The Mikrotik I ordered is a very basic one, the hEX RB750Gr3. I don't need wifi since I have a dedicated access point in the middle of the house. Both the specs and the reviews say that this model does just fine maxing out a gigabit Internet connection, which is what I have. The more I read about Mikrotik the more it seems like they are everywhere and most people just don't know it. I'll bet their stuff is all over the place in hotels, cell towers, etc. In fact, I'm pretty sure I've seen a Mikrotik white box in a hotel room.

Router on a chip! There's nothing in there except a Mediatek MT7621A SoC [ https://www.mediatek.com/products/homeNetworking/mt7621 ] and some passive components. This is so cool. I know SoC have been the heart of smartphones and other small computers for a while now, but this one is designed as a router/switch on a chip, and now it's clear how Mikrotik can make small routers so inexpensive.

 



[#] Thu Jan 07 2021 12:48:13 EST from LoanShark

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IG waits to buy a crimper until crimpers have become obsolete.

I Want Wireless Everything>

[#] Thu Jan 07 2021 13:03:29 EST from IGnatius T Foobar

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I'm sure that was tongue-in-cheek, but I'm one of those nerds who only uses wireless for portable devices. Anything that stays in one place, gets wired.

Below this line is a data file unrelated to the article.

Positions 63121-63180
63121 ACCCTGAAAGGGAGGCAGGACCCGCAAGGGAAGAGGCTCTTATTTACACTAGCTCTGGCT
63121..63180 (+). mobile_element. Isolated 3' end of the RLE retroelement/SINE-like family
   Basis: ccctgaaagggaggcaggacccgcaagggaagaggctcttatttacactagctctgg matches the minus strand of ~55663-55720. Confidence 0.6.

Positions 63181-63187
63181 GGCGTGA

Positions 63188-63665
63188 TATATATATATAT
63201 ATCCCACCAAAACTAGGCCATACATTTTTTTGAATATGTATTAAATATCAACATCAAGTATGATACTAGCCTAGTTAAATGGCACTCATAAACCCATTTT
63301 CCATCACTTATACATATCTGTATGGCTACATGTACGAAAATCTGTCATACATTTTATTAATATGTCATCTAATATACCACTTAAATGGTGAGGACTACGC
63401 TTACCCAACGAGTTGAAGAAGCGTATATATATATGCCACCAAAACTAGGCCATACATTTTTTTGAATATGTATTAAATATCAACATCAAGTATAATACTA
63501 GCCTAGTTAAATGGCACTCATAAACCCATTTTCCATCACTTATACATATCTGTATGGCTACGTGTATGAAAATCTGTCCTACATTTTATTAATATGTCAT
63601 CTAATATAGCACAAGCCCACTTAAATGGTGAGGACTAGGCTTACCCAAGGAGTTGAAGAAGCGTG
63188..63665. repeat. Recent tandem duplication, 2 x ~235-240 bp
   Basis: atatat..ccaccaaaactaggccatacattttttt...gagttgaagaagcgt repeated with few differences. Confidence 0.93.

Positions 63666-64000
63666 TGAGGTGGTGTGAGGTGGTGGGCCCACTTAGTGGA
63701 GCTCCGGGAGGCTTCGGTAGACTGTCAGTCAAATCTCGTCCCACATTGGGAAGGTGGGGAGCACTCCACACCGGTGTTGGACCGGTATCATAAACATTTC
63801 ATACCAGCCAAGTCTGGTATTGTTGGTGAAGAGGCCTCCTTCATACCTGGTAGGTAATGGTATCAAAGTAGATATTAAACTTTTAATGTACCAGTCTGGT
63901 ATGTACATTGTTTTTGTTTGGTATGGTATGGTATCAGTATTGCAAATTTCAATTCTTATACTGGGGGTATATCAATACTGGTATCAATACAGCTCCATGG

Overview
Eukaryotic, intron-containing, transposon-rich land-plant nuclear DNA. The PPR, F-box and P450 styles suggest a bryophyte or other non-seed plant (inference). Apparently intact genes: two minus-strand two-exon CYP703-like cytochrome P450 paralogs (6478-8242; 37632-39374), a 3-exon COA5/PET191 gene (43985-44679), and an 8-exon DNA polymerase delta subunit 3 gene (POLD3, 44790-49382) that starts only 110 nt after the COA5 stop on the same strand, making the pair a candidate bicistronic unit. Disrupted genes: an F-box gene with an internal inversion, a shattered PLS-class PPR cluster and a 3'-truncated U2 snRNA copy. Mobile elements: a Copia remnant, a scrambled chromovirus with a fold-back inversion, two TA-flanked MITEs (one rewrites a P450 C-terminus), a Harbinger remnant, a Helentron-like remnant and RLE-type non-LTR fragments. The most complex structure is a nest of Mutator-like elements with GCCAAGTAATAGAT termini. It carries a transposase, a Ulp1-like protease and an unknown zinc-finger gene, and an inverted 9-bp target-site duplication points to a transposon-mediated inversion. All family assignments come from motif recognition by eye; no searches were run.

Since I own my home I can drill holes in the walls and do other intrusive things that a renter couldn't or wouldn't do.

Let me give you something better to poke at: I'm still installing Cat5e with its prehistoric 1 Gbps speed limit.

[#] Thu Jan 07 2021 16:17:28 EST from darknetuser

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2021-01-07 13:03 from IGnatius T Foobar
I'm sure that was tongue-in-cheek, but I'm one of those nerds who only

uses wireless for portable devices. Anything that stays in one place,

gets wired.

We love you!

For the record, I am like that myself.

[#] Thu Jan 07 2021 17:39:32 EST from ParanoidDelusions

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The only device that I could have wired that I use wireless is my MBP and a couple of of other laptops that I mostly use as "auxiliary devices." I'm out of switch ports where it sits, and I've just been lazy. I should hook up another switch and just run some drops around for those machines. But yeah, if there is a wired connection, I prefer it to, outside of portable devices that I use primarily in a portable nature. I actually have USB Ethernet dongles and OTG adapters so I've had tablets and phones connected over ethernet, at times.